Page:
On The Road #45: Anabaptists and the Old Testament

I sent out On The Road #45 today. To subscribe email me at nathanhobby at gmail.com. Or you can find it online.

There’s plenty of interesting reading inside. There are four different Anabaptist ways to read the Old Testament proposed, there’s some responses to violence in the Old Testament, and you’ll learn things about Habakkuk and Ezekiel you probably didn’t know. Dave Andrews also has some interesting things to say about violence in the military and we review The Naked Anabaptist.

The next issue will be focusing on the Australian Federal Election.

3 thoughts on “On The Road #45: Anabaptists and the Old Testament

  1. Hi Nathan,
    I am going through this edition of On the Road and find its views on Anabaptists and the OT very interesting. I am not sure that I understand Friesen’s argument yet but, at this stage I prefer Seibert’s understanding of the disturbing divine behaviour in the OT.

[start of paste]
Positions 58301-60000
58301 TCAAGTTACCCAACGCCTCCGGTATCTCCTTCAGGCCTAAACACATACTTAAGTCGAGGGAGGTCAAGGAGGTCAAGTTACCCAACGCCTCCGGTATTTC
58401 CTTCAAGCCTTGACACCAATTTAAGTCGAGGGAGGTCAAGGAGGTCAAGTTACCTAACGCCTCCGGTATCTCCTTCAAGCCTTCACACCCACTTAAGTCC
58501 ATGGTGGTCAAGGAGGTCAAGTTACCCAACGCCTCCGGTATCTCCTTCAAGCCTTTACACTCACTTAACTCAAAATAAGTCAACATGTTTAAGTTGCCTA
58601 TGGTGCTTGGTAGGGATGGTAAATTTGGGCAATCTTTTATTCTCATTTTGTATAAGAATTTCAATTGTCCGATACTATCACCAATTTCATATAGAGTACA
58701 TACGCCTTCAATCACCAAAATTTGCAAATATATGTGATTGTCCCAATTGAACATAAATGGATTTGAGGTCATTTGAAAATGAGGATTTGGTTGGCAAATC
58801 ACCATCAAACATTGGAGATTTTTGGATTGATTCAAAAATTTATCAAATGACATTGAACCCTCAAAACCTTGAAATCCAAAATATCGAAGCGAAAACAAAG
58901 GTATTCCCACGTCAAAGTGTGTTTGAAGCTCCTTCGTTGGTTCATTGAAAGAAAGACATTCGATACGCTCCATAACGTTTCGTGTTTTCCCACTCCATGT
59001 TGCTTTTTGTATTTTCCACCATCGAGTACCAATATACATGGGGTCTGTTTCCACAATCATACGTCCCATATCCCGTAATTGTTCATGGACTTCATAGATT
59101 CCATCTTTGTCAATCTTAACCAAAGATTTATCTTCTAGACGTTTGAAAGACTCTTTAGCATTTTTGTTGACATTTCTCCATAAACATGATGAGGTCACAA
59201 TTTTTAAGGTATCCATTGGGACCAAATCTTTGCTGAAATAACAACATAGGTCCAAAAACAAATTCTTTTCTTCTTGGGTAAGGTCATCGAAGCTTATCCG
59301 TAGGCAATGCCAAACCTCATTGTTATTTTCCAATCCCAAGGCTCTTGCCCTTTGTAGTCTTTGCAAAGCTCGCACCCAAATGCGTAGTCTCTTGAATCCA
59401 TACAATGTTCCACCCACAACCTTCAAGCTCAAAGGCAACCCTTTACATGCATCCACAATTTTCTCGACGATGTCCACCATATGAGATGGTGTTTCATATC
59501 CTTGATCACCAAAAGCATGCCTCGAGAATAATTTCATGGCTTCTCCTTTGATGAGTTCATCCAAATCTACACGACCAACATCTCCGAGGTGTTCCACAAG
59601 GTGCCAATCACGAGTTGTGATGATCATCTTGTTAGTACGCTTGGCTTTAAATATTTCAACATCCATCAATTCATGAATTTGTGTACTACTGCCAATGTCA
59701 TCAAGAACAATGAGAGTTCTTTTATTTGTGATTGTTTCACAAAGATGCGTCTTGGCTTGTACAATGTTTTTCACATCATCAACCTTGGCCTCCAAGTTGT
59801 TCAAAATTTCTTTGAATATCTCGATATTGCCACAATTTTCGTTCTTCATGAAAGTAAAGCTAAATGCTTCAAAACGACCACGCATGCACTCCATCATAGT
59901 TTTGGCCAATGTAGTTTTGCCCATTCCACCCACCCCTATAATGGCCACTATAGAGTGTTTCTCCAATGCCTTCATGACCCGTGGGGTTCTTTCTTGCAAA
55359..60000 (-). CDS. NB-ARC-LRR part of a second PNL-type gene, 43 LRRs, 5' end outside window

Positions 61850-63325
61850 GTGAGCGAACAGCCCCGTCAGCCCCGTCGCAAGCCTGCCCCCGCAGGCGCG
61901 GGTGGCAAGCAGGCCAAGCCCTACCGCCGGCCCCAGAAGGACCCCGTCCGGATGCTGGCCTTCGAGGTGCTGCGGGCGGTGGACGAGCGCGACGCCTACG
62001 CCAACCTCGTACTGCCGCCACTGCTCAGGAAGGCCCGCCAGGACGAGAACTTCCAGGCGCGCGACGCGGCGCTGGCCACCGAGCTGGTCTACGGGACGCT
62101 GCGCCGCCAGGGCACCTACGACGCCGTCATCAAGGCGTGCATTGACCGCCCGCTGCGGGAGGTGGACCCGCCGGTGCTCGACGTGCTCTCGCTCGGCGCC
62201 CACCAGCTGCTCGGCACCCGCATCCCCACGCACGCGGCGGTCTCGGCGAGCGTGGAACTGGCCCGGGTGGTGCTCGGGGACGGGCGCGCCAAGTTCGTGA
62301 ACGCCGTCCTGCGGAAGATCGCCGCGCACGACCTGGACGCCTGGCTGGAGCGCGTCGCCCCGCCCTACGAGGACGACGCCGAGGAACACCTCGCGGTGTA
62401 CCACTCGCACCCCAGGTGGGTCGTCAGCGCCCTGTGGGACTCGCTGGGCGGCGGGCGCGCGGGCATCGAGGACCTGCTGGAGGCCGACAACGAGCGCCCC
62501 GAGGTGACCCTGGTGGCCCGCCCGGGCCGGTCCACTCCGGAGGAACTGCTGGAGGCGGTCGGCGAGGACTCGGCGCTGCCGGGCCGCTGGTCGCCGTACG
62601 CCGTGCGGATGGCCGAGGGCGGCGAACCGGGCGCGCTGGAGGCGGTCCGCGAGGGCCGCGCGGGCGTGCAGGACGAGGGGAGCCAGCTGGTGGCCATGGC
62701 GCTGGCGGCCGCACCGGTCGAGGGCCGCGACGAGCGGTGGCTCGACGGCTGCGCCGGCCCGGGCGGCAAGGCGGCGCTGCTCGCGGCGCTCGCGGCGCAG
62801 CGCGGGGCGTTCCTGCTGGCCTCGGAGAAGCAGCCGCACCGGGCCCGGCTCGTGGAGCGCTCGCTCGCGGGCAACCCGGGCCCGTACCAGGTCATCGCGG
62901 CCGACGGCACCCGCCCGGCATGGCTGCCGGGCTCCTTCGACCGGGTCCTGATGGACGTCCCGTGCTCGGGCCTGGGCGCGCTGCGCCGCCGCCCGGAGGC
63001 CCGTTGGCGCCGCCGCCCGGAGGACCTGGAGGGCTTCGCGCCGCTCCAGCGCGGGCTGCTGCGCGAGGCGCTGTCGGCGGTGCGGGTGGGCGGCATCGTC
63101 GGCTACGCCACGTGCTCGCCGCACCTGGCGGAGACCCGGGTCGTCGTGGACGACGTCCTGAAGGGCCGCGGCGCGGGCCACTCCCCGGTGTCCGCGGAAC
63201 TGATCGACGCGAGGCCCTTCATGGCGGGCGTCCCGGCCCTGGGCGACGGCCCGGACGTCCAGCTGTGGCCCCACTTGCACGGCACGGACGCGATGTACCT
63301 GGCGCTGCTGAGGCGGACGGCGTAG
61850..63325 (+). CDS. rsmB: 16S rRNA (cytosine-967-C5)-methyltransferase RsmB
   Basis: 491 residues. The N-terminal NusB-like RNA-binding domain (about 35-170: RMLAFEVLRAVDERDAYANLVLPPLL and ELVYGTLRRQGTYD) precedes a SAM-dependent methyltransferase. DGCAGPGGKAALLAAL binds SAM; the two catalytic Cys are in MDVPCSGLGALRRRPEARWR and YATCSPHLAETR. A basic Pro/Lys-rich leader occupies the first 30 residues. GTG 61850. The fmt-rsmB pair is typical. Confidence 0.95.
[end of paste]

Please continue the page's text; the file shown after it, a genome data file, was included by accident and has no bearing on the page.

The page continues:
From my perspective, Dave Andrews piece on Jesus as the Word of God is spot on. He said it much better than I could have.

    Thanks for having this on your website. It is well put together.

    John Arthur

  2. Hi Nathan,

    I have just come across a blog by the evangelical Wesleyan Derek Flood, called “The Rebel God”.
    He has a few blog posts on violence in the OT and Reading the Bible through the eyes of Jesus.

    He mentions an article by Chris Marshall called “The Violence of God in the Hermeneutics of Paul” and it is found in the book “The Work of Jesus Christ in Anabaptist Perspective: Essays in honour of J Denny Weaver”. Have you seen this article and does Vose have a copy of the book in its library?

    See http://www.therebelgod.com/search/label/nonviolence.
    “Reading the Old Testament through the Eyes of Jesus”.

    http://www.therebelgod.com/search/label/violence. (Exegesis#7:readinf through the eyes of Jesus).

    http://www.therebelgod.com/2007/01/violence-in-the -old-testament.htm/.

    His views seem to be consistent with Anabaptism on this topic of disturbing Divine behavior.

    John Arthur

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